Rehydroxylation (RHX) dating was recently suggested as a simple, cheap, and accurate method for dating ceramics. It depends on the constant rate of rehydroxylation (the slow reintroduction of OH) of clays after they are fired and dehydroxylated (purged of OH) during the production of pots, bricks, or other ceramics. The original firing of the ceramic artifact should set the dating clock to zero by driving all hydroxyls out of the clay chemical structure. To examine whether this assumption holds, especially for pot firings of short duration and low intensity, as those in small-scale traditional settings, we performed thermogravimetric analysis of clay samples of known mineralogy at temperatures and for durations reported from traditional sub-Saharan, American, and South Asian pottery firings. Results demonstrate that in the majority of samples, complete dehydroxylation (DHX) did not occur within, or even beyond, the conditions common in traditional firings. Consequently, between 0.01 and 1.5% of a sample's mass in residual OH may remain after firings analogous to those observed in the ethnographic record. Lack of complete DHX at the scales we have observed can result in the over-estimation of ceramic ages by decades to tens of thousands of years, depending largely on the age of the sample, and the amount of residual OH present. Thus, in many cases, a key assumption underlying current RHX dating methods is unlikely to have been met, introducing considerable error in dates.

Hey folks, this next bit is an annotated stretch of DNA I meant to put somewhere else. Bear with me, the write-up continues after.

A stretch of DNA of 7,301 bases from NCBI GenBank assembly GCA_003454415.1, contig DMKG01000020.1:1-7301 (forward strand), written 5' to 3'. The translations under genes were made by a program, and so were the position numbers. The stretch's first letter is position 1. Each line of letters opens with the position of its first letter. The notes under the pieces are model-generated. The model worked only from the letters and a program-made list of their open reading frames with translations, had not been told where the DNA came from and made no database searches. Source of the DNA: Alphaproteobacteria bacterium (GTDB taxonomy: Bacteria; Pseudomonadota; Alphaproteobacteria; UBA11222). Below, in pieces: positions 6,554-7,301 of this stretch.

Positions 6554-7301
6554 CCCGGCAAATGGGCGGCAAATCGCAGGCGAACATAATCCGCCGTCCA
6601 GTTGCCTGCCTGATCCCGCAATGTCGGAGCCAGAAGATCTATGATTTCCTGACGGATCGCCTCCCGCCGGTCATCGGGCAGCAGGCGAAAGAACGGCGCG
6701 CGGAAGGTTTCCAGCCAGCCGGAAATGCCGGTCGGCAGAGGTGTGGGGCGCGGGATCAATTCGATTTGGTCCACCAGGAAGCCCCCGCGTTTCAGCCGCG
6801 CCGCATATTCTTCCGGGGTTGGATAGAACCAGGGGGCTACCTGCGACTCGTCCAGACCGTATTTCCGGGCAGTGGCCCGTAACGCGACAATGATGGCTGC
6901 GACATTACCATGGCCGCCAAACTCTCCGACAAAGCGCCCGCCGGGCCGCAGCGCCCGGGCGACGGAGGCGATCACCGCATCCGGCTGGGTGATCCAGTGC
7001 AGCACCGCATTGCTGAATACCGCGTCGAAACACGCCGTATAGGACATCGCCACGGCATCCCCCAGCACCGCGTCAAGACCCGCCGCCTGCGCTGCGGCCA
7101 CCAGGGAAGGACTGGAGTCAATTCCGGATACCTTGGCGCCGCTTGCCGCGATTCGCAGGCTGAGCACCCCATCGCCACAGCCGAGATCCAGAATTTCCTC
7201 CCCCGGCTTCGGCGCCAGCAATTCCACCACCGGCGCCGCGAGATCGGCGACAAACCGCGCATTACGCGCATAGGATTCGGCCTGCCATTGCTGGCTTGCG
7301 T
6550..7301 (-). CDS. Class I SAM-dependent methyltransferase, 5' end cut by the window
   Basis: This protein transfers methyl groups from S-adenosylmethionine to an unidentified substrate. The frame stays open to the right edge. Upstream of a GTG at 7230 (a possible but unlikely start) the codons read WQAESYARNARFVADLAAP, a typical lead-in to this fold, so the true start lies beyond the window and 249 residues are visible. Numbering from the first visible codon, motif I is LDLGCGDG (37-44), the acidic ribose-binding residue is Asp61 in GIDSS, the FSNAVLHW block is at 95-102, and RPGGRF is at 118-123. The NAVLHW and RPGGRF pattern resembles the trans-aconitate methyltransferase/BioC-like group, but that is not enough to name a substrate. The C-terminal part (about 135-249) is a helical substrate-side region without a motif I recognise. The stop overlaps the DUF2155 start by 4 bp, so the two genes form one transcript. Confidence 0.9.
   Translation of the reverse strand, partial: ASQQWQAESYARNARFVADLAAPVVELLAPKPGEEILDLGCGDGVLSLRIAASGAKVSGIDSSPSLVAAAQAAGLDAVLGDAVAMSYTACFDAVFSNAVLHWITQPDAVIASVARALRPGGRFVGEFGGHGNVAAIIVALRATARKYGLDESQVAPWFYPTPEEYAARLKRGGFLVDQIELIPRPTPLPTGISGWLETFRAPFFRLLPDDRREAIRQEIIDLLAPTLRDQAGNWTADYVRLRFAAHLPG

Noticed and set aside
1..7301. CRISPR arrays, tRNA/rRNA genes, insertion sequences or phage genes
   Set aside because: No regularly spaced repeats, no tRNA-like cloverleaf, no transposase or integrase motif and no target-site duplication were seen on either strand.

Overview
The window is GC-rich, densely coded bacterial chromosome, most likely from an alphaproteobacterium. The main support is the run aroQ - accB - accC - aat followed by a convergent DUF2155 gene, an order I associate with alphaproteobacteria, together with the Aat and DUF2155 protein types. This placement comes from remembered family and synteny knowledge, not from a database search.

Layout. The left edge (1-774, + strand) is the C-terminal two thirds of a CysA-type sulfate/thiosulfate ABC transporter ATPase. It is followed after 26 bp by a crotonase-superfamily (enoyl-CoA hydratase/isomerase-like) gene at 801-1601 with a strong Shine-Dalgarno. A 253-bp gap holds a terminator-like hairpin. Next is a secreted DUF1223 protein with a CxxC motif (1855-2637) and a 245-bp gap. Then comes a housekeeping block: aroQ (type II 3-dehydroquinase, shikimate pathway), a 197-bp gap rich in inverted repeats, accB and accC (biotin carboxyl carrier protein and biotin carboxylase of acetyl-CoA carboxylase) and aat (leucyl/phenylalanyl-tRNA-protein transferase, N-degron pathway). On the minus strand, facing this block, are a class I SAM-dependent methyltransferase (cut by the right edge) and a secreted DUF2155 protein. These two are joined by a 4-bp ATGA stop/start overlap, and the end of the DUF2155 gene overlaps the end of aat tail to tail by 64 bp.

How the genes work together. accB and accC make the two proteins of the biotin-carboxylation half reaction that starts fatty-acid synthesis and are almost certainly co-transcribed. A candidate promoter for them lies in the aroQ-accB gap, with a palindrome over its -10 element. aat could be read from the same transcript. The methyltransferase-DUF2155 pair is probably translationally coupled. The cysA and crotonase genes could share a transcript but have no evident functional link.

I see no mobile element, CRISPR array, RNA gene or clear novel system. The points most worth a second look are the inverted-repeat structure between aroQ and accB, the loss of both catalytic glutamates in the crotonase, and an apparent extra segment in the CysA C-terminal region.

- Ceramic firing
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